The overhead upstairs hallway light had been the first step Smart House-ward, although the motion sensors there weren't exactly what you'd call foolproof. Sometimes, at night, when Merit lay in bed, she'd hear Wyatt curse, "God damn it, Wyatt" (after he'd stubbed his toe) outside in the black hallway, and she couldn't help thinking sometimes that her husband's in-progress Smart House could maybe be just a little bit smarter.
Merit's home with Wyatt was very different from the house in which she herself had grown up. She liked that.
When Caroline, Wyatt's daughter, was small, Wyatt built her bedroom furniture (furniture that, much to Caroline's recent adolescent humiliation, was still in her room). He had also built her a dollhouse, a sandbox, and a jungle gym. Last year, Wyatt had made a wooden enclosure-Merit refused to call it a "pen"-for their pig, Arabella. (Their animals, Merit knew, made Wyatt nervous.) The enclosure was constructed of three-foot-high cedar planks, the same planks that were being used for the deck. Uniformity was one of Wyatt's watchwords. On one of the enclosure's walls, he had mounted a fan, a very large fan, four feet in diameter, which, even on calm days, even under optimal sanitary conditions, was unable to entirely overcome the ... well, odor. To give him credit, though, Wyatt hadn't complained when, five years ago, just weeks after she'd moved in, Merit brought Arabella home unannounced. Arabella had been advertised in the paper as a Vietnamese potbellied pig. Only recently had Merit been able to admit to herself she'd been had. Arabella's present weight: approximately five hundred pounds. Wyatt had never once suggested he and Merit give Arabella away to a farm, where she'd surely be more comfortable and among her own kind, and had never made any "If we get nuked, at least we'll have Arabella to eat" jokes. Arabella was furry and piebald and wagged her tail like a dog. She had tusks.
There was a rabbit, too. Name: Tonya. Tonya wasn't allowed out of the bedroom. This was another of Wyatt's rules. In an effort to protect the bedroom walls from rabbit urine, Wyatt had taped up sheets of polyethylene film. Every quarter year he removed the previous quarter's rabbited plastic, measured each wall again, and cut four more pieces of premeasured polyethylene. Any occurrence of rabbit urine through plastic on any area of the bedroom walls (not to mention any occurrence of rabbit fecal matter anywhere other than in the bedroom's approved rabbit-fecal-matter receptacle) meant FAILURE in all caps and would require a redoubling on Wyatt's part of rabbit-containment efforts. The only mean thing Wyatt had ever said about Tonya was this: "It's like living with a goddamned squirrel." He'd said this through gritted teeth one night in bed. He'd awakened because Tonya was urinating on his face. Merit worried Tonya hadn't really ever liked Wyatt. Now she knew.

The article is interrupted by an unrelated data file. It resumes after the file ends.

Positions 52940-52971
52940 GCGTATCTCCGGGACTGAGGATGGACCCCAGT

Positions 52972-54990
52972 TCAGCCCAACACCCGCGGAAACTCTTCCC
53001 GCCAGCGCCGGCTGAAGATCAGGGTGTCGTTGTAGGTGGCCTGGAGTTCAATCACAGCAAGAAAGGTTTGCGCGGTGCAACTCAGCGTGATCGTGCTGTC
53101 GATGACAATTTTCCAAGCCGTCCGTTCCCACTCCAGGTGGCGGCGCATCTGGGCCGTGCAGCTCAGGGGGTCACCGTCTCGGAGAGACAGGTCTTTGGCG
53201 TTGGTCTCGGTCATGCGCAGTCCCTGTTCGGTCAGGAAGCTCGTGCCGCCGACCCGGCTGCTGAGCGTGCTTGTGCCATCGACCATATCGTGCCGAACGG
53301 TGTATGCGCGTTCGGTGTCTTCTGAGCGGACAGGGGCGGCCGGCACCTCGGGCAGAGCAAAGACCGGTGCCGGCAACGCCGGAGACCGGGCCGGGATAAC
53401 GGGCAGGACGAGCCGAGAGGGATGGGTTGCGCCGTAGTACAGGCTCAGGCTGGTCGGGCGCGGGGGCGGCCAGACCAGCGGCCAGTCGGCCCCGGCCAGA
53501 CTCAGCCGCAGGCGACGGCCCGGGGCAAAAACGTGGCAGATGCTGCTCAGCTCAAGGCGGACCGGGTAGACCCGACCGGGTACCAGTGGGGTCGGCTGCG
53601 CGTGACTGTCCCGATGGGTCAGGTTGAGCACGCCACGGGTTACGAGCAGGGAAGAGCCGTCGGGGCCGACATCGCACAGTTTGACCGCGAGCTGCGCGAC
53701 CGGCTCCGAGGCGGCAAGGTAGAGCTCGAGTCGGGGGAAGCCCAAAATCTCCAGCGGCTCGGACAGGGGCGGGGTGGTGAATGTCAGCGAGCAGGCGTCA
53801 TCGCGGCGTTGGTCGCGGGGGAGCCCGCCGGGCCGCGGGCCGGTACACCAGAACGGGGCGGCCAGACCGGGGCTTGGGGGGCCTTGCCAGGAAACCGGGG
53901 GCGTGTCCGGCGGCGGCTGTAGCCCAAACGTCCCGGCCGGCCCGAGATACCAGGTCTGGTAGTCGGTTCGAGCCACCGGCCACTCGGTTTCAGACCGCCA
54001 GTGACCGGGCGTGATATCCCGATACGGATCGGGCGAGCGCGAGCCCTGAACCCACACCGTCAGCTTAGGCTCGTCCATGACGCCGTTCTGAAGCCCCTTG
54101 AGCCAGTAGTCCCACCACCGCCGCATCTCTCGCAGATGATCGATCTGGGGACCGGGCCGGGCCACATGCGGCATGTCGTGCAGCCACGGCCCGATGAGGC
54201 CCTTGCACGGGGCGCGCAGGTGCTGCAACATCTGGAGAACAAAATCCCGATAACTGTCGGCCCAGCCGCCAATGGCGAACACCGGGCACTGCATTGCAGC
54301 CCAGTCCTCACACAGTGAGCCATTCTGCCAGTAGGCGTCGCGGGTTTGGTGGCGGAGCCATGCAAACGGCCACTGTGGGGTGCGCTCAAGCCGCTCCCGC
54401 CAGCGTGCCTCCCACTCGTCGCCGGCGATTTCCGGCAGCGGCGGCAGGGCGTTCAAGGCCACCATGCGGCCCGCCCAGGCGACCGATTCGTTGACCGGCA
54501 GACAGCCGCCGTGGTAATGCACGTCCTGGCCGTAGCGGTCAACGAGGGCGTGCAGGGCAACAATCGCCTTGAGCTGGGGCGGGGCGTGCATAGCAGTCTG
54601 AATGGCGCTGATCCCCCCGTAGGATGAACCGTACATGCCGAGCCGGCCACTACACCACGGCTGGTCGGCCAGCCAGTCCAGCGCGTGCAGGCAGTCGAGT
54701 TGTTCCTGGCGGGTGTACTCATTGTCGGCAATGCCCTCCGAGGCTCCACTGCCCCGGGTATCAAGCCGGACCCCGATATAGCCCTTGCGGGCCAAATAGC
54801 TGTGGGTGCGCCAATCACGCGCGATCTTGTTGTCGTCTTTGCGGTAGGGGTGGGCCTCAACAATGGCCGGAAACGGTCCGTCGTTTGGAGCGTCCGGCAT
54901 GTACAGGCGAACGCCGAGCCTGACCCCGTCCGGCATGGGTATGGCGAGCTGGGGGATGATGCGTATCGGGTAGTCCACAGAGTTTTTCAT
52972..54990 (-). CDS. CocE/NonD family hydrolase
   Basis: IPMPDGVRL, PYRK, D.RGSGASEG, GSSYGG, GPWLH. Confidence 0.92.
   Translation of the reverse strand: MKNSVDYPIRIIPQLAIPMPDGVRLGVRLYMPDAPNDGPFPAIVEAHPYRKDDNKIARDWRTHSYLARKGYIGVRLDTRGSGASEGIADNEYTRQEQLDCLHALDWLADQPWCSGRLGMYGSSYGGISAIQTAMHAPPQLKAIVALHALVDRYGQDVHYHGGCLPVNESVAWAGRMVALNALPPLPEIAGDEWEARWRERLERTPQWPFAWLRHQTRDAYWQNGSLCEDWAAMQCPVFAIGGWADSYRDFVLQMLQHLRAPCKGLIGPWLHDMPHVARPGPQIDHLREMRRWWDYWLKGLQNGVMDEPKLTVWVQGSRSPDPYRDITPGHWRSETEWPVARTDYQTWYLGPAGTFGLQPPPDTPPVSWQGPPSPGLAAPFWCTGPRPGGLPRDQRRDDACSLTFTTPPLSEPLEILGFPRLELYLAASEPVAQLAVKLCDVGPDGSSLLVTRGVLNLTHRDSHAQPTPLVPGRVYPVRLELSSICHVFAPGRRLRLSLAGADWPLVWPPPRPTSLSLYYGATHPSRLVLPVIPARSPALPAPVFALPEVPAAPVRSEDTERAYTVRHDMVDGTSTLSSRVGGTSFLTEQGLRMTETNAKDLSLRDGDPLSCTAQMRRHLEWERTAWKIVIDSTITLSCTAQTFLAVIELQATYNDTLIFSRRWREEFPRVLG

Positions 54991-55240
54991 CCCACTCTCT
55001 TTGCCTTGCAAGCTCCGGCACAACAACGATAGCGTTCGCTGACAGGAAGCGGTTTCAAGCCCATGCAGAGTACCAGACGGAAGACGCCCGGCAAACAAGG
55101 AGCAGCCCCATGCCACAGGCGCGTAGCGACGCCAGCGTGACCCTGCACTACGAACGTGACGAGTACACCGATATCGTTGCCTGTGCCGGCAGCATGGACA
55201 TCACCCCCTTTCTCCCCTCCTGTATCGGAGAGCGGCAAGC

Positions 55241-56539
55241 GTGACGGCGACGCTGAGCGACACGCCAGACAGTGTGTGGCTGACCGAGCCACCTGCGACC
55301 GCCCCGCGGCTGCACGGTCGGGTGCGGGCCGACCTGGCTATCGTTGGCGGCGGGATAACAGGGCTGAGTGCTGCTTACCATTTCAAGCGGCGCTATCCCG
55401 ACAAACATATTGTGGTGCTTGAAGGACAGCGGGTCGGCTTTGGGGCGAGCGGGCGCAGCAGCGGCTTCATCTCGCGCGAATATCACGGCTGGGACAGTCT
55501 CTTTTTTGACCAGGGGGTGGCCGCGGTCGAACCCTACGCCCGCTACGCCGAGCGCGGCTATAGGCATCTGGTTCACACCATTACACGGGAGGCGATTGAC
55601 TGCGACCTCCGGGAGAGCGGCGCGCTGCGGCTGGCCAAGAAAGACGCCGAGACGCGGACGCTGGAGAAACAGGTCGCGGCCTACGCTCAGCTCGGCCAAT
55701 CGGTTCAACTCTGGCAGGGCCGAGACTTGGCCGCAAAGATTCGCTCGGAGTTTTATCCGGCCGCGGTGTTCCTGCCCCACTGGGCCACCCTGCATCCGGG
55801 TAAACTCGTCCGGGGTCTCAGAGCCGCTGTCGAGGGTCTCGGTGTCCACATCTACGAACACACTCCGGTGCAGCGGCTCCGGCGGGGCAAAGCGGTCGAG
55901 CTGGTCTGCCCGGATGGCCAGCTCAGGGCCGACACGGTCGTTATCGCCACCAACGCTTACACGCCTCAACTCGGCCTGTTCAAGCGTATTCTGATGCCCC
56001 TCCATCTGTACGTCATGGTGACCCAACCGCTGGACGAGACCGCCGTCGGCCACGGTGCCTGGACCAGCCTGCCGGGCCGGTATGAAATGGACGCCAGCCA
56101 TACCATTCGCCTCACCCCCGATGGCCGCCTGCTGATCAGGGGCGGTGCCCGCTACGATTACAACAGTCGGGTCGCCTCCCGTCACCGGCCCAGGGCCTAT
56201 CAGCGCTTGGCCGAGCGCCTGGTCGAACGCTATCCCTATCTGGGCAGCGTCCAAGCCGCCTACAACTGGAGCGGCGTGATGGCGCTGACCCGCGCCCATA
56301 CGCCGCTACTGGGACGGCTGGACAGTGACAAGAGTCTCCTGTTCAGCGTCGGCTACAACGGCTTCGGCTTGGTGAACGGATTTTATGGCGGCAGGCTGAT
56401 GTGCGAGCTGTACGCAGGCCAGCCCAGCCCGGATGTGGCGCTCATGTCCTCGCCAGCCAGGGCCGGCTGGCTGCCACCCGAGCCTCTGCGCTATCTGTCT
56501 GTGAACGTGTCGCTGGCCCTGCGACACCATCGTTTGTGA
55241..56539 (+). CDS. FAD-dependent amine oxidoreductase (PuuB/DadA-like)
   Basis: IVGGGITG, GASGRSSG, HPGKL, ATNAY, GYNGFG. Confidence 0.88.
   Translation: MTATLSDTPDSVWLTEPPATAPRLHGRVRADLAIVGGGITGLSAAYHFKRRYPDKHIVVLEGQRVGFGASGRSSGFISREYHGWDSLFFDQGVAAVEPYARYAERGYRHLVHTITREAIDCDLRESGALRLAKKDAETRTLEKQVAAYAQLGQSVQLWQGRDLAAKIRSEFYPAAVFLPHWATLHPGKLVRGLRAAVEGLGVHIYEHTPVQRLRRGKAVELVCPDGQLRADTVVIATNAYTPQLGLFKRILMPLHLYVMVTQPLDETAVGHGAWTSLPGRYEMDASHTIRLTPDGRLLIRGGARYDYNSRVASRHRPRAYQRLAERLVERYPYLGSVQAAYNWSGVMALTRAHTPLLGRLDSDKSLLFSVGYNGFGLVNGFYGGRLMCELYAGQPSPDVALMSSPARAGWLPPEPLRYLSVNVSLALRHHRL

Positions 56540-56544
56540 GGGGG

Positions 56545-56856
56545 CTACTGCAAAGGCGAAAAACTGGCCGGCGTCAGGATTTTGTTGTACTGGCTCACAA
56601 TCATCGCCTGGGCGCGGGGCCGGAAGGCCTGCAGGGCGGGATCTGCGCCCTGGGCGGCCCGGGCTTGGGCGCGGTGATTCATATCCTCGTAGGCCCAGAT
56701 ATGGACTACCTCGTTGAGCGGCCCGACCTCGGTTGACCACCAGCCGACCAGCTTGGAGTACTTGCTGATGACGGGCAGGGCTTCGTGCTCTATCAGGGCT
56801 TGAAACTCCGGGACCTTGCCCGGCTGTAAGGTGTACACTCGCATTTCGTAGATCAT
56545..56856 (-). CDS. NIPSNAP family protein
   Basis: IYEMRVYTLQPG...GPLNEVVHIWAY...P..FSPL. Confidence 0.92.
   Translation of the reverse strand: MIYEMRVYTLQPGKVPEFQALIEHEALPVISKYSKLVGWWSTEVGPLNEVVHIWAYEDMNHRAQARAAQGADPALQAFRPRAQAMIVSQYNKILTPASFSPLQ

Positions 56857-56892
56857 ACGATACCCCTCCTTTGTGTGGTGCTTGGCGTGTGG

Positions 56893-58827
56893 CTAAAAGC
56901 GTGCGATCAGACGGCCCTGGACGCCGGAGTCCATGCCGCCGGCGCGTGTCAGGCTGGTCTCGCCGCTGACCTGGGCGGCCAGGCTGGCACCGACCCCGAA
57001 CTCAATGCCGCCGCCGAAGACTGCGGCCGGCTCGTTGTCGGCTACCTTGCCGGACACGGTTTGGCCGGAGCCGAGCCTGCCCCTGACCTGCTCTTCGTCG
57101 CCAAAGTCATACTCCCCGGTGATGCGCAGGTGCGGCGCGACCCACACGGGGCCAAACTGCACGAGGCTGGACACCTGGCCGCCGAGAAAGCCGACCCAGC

Merit's animal thing was entirely antithetical to Wyatt's nature. If it were up to Merit, the animals would just be allowed to run amok, but for Wyatt, who wished to organize that which was by definition unorganizable, the animals meant too much potential for unpredictable spontaneous interaction.
Wyatt owned a sweatshirt that said PERFECTION IS OUR GOAL and an older, pre-Merit one that said REENGINEERING! Caroline, Wyatt's daughter, had drawn in two dots over reengineering's second e with a blue Magic Marker. Merit guessed Caroline had seen the umlaut usage in a magazine to which Merit subscribed but which she never read. Caroline was thirteen. Merit still didn't know if the kids in her class made fun of her.
"Maybe this side is a little bit bent or something," Merit said, even though she knew it wasn't. She held the glasses up for Wyatt to observe.
"Could be the nose pads," Wyatt said. "Jiggle the nose pads around."
"It's not the nose pads. Look."
"Here. Give it here."
"Just keep your pants on, mister," Merit said.
Merit slid the glasses back on his face, careful not to stab his ears. Oh, hopeless! They were even more crooked than before.
"Much better," Merit said.
Excerpted from The Coast of Akron by ADRIENNE MILLER Copyright © 2005 by Adrienne Miller. Excerpted by permission.